Approximately 3 million people in the United States stutter. Teens who stutter are especially at risk for reduced self-esteem, social struggles and speech-related avoidance patterns.
In an effort to help youth who stutter through this critical stage, the Center for Childhood Communication has run the Woody Starkweather Intensive Stuttering Program since June 2001. The program, which is aimed at teens who stutter and their families, returned in a hybrid form in 2022 to make the most of both in-person and virtual opportunities. This included 10 hours of in-person engagement with the teens in Ardmore, Pa., and three evenings of virtual programming for them and their families. Two speech language pathologists, 12 teens and 11 adults who stutter serving as guest speakers and mentors made the program a success.
More than 100 children and teens who stutter have participated in the program over the past 11 years. Some participants have returned multiple times as they reach different stages of their journey to learn about stuttering, accept themselves, manage their communication experiences and connect with others who stutter.
During this year’s program, held June 21 – 30, they asked questions, shared fears, encouraged risks, reflected on awkward situations, talked about responses to teasing, suggested avenues for advocacy and engaged in dialogue facilitated by members of CHOP’s Stuttering Program. Joseph Donaher, PhD, CCC-SLP, and I provided a curriculum designed to promote communication success.
Virtual sessions came first
The teens met virtually leading up to the in-person portion of the program. Then they spent two full days engaged in discussions, meeting guest speakers, working through facilitated topics and socializing during breaks and over lunch. The days were followed by additional virtual programming the following week to include guest speakers and participants’ families.
- A 14-year-old shared how since his first time participating in the program at 10 years old, he has since taken the reins of his own communication by ordering for himself in restaurants with confidence, rather than shying away from speaking for fear of stuttering.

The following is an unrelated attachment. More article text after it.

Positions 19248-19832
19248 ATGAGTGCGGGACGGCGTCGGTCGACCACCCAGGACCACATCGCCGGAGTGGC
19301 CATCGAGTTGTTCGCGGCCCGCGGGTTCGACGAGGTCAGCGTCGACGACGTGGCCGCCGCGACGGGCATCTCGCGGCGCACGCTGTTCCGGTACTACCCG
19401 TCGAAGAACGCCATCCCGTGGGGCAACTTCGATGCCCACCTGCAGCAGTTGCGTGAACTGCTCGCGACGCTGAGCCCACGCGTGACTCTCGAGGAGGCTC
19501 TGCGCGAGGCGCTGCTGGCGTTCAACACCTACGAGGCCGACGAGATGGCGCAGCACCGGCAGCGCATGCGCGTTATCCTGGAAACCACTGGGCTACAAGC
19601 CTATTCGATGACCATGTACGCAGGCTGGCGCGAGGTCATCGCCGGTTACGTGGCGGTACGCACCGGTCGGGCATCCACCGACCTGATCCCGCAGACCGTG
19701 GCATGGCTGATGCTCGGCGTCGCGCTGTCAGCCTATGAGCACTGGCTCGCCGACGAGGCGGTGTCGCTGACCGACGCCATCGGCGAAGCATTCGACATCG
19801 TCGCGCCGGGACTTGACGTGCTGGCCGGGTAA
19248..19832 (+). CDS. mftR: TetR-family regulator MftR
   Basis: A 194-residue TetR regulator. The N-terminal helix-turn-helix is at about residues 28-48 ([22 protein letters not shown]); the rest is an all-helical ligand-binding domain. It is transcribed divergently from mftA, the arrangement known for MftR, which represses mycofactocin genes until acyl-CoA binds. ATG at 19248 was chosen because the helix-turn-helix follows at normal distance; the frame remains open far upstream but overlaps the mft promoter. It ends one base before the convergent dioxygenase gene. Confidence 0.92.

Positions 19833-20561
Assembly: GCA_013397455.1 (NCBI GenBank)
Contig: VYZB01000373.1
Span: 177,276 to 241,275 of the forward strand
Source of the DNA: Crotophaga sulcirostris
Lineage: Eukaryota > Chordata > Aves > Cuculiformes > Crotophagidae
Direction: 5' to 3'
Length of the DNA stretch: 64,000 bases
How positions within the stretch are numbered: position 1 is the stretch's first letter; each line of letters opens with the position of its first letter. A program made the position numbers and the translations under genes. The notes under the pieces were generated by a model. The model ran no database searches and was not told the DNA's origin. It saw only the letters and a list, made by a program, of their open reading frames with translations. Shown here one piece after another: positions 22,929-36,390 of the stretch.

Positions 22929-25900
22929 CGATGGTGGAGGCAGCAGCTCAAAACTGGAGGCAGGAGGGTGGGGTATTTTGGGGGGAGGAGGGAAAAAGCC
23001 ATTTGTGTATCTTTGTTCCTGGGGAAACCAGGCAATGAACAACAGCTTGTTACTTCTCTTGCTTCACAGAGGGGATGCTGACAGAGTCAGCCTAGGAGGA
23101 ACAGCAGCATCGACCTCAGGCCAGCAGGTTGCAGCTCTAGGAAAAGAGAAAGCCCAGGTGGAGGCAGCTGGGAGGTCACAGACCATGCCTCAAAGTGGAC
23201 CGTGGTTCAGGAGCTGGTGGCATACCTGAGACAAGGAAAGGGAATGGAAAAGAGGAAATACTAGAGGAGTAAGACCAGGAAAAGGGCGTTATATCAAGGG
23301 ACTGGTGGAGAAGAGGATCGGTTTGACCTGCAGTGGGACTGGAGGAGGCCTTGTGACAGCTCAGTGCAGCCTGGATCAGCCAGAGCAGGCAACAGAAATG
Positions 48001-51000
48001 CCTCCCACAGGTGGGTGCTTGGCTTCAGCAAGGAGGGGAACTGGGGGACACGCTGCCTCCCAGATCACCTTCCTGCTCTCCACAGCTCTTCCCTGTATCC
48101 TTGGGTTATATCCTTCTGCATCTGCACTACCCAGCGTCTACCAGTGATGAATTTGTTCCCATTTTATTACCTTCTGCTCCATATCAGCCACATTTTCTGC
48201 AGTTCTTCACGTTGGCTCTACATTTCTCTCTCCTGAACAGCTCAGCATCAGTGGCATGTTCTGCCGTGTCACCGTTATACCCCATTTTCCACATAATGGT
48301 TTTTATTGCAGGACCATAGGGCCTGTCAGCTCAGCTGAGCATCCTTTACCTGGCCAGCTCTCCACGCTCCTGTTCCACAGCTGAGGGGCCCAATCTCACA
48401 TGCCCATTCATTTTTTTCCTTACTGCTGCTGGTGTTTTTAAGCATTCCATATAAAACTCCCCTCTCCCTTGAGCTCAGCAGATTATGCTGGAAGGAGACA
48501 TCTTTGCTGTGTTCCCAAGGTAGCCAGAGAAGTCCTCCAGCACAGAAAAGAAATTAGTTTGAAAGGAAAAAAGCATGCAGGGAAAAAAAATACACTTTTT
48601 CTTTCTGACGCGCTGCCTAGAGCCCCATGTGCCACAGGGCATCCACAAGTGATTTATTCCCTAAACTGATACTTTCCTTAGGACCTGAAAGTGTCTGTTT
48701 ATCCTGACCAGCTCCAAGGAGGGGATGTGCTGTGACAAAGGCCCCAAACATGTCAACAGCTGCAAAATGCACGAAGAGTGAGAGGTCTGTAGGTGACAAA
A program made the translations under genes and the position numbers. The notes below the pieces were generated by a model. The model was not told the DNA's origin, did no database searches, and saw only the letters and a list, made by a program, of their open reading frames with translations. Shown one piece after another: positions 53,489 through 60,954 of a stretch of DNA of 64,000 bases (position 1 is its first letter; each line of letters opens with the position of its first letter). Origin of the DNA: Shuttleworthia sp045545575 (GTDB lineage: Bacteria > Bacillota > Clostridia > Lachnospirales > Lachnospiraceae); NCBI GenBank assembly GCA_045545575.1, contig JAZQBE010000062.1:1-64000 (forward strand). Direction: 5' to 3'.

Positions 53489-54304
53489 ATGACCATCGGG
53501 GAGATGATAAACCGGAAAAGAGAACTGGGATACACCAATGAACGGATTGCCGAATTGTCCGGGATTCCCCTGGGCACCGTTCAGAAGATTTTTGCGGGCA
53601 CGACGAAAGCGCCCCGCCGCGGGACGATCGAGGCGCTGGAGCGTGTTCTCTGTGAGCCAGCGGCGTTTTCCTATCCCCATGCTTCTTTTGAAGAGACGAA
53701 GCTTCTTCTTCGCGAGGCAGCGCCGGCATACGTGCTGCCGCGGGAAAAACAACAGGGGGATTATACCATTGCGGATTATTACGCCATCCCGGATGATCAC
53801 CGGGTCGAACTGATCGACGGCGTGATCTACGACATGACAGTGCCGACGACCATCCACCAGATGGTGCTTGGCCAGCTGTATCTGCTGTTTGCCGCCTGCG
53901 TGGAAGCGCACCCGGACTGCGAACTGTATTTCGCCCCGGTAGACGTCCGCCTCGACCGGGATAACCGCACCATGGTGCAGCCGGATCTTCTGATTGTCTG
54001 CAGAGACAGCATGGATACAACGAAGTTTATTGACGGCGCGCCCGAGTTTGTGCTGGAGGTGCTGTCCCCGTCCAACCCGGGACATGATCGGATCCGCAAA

- A 16-year-old told how she educates those around her by writing letters to her teachers about her stuttering and how they can best respond when she gets stuck.
- A 23-year-old shared how he handled a hurtful comment about his stuttering from a close friend.
- A 13-year-old received applause, encouragement and praise following a 30-second block as he attempted to introduce himself and got stuck saying his name.
- A 10-year-old asked and got thoughtful and variable answers to the question, “Should we talk slow?”
Guest speakers shared struggles, successes
Guest speakers were adults who stutter and included an Air Force marshal, a CHOP neurogeneticist, a real estate developer, a lawyer and a local politician. They all shared that even in the presence of success and confidence, stuttering is a lifelong journey that includes struggle and challenge. Most importantly, they stressed that success and struggle aren’t mutually exclusive. In most cases, the struggle builds resilience and grit to use stuttering as a point of strength, growth and empathetic awareness surrounding diversity.
The experience recalls a famous line from the movie The Breakfast Club: “You see us as you want to see us. In the simplest terms, in the most convenient definitions. But what we found out is that each one of us is …”
And so much more.
I think we all have a lot to learn from people who stutter. We just have to listen.